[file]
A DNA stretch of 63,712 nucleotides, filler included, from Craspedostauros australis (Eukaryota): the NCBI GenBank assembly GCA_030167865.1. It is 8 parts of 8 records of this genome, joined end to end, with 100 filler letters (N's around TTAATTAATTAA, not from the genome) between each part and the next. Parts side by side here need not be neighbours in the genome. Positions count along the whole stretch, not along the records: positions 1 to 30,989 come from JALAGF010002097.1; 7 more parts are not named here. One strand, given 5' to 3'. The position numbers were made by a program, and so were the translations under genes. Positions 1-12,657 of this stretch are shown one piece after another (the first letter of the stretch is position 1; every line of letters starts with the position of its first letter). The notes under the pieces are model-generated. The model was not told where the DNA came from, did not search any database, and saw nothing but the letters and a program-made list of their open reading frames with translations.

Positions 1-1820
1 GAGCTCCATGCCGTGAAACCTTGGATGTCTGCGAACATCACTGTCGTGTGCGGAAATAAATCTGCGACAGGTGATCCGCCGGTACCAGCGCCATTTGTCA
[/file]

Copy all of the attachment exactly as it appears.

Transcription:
A DNA stretch of 63,712 nucleotides, filler included, from Craspedostauros australis (Eukaryota): the NCBI GenBank assembly GCA_030167865.1. It is 8 parts of 8 records of this genome, joined end to end, with 100 filler letters (N's around TTAATTAATTAA, not from the genome) between each part and the next. Parts side by side here need not be neighbours in the genome. Positions count along the whole stretch, not along the records: positions 1 to 30,989 come from JALAGF010002097.1; 7 more parts are not named here. One strand, given 5' to 3'. The position numbers were made by a program, and so were the translations under genes. Positions 1-12,657 of this stretch are shown one piece after another (the first letter of the stretch is position 1; every line of letters starts with the position of its first letter). The notes under the pieces are model-generated. The model was not told where the DNA came from, did not search any database, and saw nothing but the letters and a program-made list of their open reading frames with translations.

Positions 1-1820
1 GAGCTCCATGCCGTGAAACCTTGGATGTCTGCGAACATCACTGTCGTGTGCGGAAATAAATCTGCGACAGGTGATCCGCCGGTACCAGCGCCATTTGTCA